Up until very recently, Burberry Group shares had been having a pretty solid 2019, one that was admittedly much need after it collapsed in the second half of last year.
Opening at £17.30, the high end fashion retailer had climbed to £20.40 for the first time in 7 months at the start of May, only for the renewed trade fears – the company is exposed in many ways to China, and is especially reliant on its wealthy citizens – to drag it back to a current trading price of £19.05 .
Broadly aiding the stock’s performance was January 23rd’s Q3 update. Though the release was initially marred by its warning that a no-deal Brexit would cost the firm ‘tens of millions of pounds’, alongside a 2% decline in retail revenue, eventually investors focused on the more positive aspects, like a 1% increase in comparable store sales (though that was half of the 2% posted for the same period the year previous).
Perhaps most importantly, it mentioned that like-for-likes were up ‘mid-single digits’ in Mainland China, a relief given concerns about growth in the country. America, however, was impacted by ‘softer footfall trends’.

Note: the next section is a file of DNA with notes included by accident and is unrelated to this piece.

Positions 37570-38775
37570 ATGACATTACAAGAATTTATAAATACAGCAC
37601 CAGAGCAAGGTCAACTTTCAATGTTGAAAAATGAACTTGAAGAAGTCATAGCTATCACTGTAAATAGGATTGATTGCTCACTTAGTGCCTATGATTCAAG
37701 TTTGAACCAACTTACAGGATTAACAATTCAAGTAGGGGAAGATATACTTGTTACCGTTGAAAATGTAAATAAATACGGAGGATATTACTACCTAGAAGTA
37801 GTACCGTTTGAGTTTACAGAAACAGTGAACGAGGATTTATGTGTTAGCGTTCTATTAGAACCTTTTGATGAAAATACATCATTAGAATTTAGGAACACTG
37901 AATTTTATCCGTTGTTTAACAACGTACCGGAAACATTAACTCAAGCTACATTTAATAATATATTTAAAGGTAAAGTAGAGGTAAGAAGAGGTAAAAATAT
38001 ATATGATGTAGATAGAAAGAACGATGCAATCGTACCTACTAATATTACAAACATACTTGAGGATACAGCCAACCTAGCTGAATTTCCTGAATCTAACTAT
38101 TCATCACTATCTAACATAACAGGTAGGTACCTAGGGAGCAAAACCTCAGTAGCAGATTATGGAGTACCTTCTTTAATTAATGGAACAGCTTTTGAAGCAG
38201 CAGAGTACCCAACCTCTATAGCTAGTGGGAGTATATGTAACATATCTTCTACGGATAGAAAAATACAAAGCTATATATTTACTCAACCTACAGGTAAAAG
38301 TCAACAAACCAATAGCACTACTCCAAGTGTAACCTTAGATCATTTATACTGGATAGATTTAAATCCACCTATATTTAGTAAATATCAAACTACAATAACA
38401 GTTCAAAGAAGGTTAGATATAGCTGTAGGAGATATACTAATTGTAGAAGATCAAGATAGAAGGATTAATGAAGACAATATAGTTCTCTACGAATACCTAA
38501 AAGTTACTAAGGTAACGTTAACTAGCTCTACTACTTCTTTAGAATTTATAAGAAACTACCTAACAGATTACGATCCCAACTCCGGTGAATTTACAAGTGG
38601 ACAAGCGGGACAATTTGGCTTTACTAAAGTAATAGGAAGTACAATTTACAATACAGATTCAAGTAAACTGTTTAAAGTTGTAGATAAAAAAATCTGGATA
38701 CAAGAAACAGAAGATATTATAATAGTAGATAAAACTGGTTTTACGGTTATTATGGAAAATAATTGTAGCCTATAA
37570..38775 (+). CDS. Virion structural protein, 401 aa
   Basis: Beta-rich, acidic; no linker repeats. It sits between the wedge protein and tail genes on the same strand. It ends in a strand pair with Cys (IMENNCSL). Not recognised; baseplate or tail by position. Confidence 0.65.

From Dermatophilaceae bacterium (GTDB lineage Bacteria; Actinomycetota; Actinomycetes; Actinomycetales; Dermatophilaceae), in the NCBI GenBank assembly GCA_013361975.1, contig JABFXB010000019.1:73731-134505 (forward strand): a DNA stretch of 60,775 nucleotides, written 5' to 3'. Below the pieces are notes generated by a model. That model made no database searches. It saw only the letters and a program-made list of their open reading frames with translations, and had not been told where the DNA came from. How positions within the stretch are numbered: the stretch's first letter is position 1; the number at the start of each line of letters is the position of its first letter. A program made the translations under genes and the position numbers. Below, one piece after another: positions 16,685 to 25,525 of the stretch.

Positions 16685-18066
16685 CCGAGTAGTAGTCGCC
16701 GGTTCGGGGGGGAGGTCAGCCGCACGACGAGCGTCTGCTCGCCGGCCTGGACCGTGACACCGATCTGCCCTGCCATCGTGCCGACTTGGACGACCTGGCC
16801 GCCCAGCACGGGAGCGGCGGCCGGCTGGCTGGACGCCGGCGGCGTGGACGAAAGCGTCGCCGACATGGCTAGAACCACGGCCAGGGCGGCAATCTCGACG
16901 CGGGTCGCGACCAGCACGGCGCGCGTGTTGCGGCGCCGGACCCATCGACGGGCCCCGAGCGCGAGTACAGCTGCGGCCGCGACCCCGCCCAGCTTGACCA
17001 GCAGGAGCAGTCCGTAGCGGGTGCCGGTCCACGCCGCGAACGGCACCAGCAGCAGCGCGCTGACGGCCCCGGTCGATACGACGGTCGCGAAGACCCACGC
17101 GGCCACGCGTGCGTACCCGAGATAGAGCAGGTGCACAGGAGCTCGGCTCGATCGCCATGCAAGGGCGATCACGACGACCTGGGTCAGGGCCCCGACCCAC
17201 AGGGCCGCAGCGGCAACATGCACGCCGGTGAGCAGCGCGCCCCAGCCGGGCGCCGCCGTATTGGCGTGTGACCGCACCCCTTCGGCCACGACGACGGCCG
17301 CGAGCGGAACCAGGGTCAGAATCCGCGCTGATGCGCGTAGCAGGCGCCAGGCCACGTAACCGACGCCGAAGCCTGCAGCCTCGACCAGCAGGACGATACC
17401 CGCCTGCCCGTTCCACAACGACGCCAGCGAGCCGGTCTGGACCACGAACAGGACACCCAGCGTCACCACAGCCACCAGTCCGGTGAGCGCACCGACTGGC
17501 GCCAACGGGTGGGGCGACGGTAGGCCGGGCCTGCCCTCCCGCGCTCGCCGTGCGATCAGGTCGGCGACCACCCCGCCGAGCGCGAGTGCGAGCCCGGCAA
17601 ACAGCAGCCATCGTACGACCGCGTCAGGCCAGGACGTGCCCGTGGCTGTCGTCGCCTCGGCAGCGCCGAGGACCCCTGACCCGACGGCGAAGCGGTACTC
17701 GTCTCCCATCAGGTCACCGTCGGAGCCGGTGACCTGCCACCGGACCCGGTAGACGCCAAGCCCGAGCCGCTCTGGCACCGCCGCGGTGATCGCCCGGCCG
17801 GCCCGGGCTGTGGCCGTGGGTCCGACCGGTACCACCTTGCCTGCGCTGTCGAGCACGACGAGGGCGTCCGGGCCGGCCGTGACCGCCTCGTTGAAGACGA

Arguably the fourth quarter is going to be the real test for Burberry, with that period covering the launch of Riccardo Tisci’s debut collection as creative director. Analysts are expecting like-for-like sales to rise 2% during Q4.
As for the full year, group revenue is expected to be effectively flat at constant exchange rates, with an overall comparable sales increase of 2%, and a 5.4% slide in adjusted operating profit to £442 million. It has also repeatedly stated it is on track to deliver cumulative cost savings of £100 million. The forecasts for 2019, the first full year under the creative guidance of Tisci, could be crucial.
Burberry Group shares have a consensus rating of ‘Hold’ alongside an average target price of £19.13.
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